A striking number of people are killed by police in their own homes, and in many cases the victims were in a psychologically exceptional situation. A new website prepares information on police shootings from 1976 in a novel form.
Written with the software developer, data scientist and data analyst Johannes Filter
The greatest risk of being fatally shot by police in Germany has been in the federal states of Hamburg and Hesse since 1976. Overall, Berlin is the deadliest city with 28 victims (10 of them in West Berlin). Most frequently affected are 25-year-old men, the most dangerous month is December. There is also an accumulation on individual weekdays, with Thursdays and the sixth day of the month predominating. Fewer people die from police firearms use at weekends, where the involvement of special units in fatal operations is also significantly lower.
The conclusions are drawn from annual statistics of the magazine CILIP, which we are now re-sorting and visualising. Since 1976, CILIP has been counting fatal police shootings and comparing them with other information. On behalf of the Standing Conference of the Ministers and Senators of the Interior of the Länder (IMK), the German Police College (DHPol) compiles annual statistics on the use of firearms, which are completed in the spring or summer of the following year at the latest and published on request.
Besides warning shots, their overview distinguishes between use against animals, property and against persons. Another category is the unauthorised use of firearms, including against bystanders. Finally, injuries and deaths are also counted.
306 people shot since 1989
Since the fall of the Berlin Wall, 306 people have been shot dead by the German police. From 1976 to 1990, we count another 146 victims in West Germany. With our visualisation we can support the thesis that a considerable number of mentally impaired people are victims of police shootings. In about one fifth of all cases we find corresponding evidence; many of those affected are killed in their own homes, for example when they suddenly reach for a knife in reaction to police intrusion or in a feeling of being threatened. In a majority of cases, the later victims are armed, although nowadays more often with a stabbing weapon and less often with a firearm. It is also visible that in the last century, people shot more often during bank robberies.
We count all cases where people have died as a result of a police bullet. However, only the on-duty use of the weapons is listed. Therefore, we do not include the numerous “extended suicides” in which police officers kill partners or relatives beforehand. Also not counted are situations in which this occurs off duty. This concerns at least two cases from 1986 and 1995, in which police officers were helping out at a petrol station and used their service weapon in a robbery.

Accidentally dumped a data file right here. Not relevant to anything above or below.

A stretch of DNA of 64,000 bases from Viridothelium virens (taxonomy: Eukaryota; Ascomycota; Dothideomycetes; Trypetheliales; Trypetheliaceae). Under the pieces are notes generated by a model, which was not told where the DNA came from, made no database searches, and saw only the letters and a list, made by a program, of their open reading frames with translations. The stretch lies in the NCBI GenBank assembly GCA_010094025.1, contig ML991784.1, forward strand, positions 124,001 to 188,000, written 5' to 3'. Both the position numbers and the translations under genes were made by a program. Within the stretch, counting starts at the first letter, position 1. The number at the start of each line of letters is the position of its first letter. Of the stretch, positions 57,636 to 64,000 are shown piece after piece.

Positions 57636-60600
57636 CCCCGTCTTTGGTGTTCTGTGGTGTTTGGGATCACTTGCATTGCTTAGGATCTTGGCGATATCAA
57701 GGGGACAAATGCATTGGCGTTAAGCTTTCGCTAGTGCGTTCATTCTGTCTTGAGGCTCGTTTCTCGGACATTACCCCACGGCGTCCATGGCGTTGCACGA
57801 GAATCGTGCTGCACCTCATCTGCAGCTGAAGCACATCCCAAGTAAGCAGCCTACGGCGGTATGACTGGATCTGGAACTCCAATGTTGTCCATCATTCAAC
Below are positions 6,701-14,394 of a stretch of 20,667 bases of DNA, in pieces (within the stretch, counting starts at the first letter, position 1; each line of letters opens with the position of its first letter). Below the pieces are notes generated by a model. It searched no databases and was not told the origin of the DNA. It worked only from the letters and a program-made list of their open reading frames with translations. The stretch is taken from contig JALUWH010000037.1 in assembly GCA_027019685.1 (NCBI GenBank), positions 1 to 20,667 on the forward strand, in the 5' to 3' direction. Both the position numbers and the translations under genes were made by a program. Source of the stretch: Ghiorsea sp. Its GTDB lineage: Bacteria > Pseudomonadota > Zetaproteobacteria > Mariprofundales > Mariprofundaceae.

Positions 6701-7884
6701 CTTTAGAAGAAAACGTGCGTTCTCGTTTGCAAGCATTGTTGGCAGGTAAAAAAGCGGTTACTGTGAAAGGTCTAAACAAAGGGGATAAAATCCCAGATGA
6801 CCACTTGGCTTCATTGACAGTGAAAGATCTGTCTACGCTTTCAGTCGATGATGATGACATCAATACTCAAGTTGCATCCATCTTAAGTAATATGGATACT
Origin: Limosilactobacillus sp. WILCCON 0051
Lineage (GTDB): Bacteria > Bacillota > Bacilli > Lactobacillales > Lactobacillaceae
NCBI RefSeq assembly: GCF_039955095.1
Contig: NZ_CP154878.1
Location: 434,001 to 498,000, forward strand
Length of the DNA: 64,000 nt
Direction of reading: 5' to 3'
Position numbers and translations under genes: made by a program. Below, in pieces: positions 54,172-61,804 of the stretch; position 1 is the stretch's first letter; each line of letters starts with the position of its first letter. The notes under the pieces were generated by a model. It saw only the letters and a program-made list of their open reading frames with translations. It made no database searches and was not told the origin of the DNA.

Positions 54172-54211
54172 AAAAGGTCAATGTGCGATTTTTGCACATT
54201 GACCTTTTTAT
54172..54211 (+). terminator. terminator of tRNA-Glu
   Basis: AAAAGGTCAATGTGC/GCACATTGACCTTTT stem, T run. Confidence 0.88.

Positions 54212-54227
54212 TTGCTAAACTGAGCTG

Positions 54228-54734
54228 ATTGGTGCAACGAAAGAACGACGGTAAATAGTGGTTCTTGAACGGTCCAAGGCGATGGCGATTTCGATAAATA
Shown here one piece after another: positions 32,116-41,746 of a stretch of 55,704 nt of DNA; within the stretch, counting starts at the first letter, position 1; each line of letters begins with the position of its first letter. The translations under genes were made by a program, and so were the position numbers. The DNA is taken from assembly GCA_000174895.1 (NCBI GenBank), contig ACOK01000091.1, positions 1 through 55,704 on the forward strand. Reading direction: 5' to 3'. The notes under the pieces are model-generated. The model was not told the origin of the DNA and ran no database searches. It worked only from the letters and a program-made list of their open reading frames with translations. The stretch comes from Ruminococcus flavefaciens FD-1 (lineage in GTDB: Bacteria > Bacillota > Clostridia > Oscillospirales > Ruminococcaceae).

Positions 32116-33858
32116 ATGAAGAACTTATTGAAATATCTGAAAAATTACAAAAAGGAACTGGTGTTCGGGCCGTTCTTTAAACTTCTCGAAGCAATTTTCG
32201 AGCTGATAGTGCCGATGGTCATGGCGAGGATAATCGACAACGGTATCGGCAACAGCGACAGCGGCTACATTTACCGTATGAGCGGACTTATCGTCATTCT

CILIP editor Otto Diederichs usually researches the fatal shootings in the press. In the past this was done by sifting through printed daily newspapers, today exclusively on the internet. The media reports should be treated with caution, because they are often dominated by the portrayal and thus the view of the police.
We then ask the responsible police authorities or public prosecutors’ offices for further details. Sometimes we have to add cases that were not known to us. Sometimes we also correct our count, for example if the fatal shootings we counted only led to a serious injury. We may also have misrepresented some cases, for example if new facts came to light in later investigations.
Discrepancies with the police count arise when the prosecutor’s investigation into the cause of death following the use of a firearm has not been completed. Then, the cases are assessed as “open”, i.e. they do not appear in the official annual statistics as “deaths”. The DHPol only took this into account from 2014 with the new heading “cases not yet classified (consequences)”.
For the visualisation, we searched and marked the cases for indications that the victims were in a psychologically exceptional situation. We were also interested in shootings inside and outside buildings, but this could not always be reconstructed.
Our case descriptions have only become more comprehensive over the years. For example, the gender of those killed is often left open until 1982. In the new overview, we have added online sources from the turn of the millennium onwards. References to earlier events can be found in our newspaper archive, which we are happy to provide access to on request.
Death by Taser
Since 2021, we have also been collecting deaths caused by police use of Tasers (technically “electro-pulse distance weapons”). Until a few years ago, only special units were equipped with them. In some federal states this has already been extended to “closed units” of the state police (Bavaria), in others the devices are part of the “basic equipment” of several police headquarters (North Rhine-Westphalia, Hesse, Saarland). In Rhineland-Palatinate, allegedly “every patrol car” has a Taser on board.
We present the Taser statistics separately, because electric shocks lead to significantly different causes of death than ammunition from firearms. Victims die of cardiac or circulatory arrest, organ failure or they choke on vomit. Our list shows that so far almost all victims are tased inside buildings. For all those killed, the press reports suggest a psychologically exceptional situation, or drug use.
The articlewas published in the printed edition of the magazine Bürgerrechte & Polizei/CILIP. Issue 127 “Police Law – Dissolution of Limits and Protest” can be ordered here.